The IBM X-Force Threat Intelligence Quarterly, 2Q 2015 report 2015 found that 95% of insider breaches were found to be the result of human error, such as clicking on malicious links in phishing emails. When every employee can endanger a company with a single mouse-click, staff training is essential.
This will ensure that your employees are fully aware of the information security threats they face and can act quickly and instinctively to phishing campaigns, spam emails, malicious websites, and the like.
Access control and privilege management
Privilege management processes must also be followed to ensure that access to critical systems and information is limited strictly to those who need it. According to Verizon’s 2015 Data Breach Information Report, privilege abuse accounted for 55% of insider threats.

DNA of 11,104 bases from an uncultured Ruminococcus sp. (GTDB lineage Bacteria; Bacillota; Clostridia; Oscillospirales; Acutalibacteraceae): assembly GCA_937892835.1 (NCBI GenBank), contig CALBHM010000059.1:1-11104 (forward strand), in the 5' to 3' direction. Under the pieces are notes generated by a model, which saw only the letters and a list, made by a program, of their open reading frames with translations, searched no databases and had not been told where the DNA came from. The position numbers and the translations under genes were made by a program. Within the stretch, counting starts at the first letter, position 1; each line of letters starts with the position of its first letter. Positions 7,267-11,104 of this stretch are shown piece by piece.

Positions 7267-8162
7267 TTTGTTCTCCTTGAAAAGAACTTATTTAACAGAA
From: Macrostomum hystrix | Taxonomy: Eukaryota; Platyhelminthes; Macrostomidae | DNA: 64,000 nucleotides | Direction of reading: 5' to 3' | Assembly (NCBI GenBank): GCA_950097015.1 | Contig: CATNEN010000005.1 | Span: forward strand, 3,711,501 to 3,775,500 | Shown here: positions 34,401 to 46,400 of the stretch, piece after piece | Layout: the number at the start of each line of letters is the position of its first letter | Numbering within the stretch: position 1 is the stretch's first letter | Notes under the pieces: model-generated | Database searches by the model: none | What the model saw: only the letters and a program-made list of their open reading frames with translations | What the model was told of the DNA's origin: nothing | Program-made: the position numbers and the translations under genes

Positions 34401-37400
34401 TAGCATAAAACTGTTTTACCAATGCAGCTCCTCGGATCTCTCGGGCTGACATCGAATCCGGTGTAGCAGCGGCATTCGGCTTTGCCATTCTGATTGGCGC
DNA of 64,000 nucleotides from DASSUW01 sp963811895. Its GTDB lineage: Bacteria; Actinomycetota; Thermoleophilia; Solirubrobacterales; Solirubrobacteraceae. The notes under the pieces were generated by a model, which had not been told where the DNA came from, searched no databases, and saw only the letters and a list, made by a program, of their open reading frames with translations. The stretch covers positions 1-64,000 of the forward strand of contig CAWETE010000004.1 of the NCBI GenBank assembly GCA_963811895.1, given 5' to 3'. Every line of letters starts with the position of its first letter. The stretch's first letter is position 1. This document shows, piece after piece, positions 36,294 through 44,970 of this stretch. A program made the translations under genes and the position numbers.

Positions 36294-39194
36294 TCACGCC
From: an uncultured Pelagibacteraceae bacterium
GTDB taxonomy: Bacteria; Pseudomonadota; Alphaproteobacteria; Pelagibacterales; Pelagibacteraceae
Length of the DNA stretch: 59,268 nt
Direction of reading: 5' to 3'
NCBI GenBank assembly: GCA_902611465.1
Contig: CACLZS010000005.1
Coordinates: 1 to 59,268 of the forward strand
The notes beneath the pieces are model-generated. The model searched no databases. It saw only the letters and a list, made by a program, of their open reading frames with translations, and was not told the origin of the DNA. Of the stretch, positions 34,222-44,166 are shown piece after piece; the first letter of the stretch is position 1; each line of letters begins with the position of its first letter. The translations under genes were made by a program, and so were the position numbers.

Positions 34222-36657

Patch management is another major problem. Many organizations’ websites use common, off-the-shelf content management system (CMS) platforms, software, applications, and plugins, which often contain vulnerabilities that can be exploited by hackers. Although patches for vulnerabilities are frequently released, few organizations manage to install them within the recommended time.
Verizon’s 2015 Data Breach Investigations Report found that over 90% of attacks exploited known vulnerabilities for which patches were already available: “Many existing vulnerabilities remain open, primarily because security patches that have long been available were never implemented. In fact, many of the vulnerabilities are traced to 2007 — a gap of almost eight years.” According to Trustwave’s 2015 Global Security Report, 98% of tested web applications were found to be vulnerable.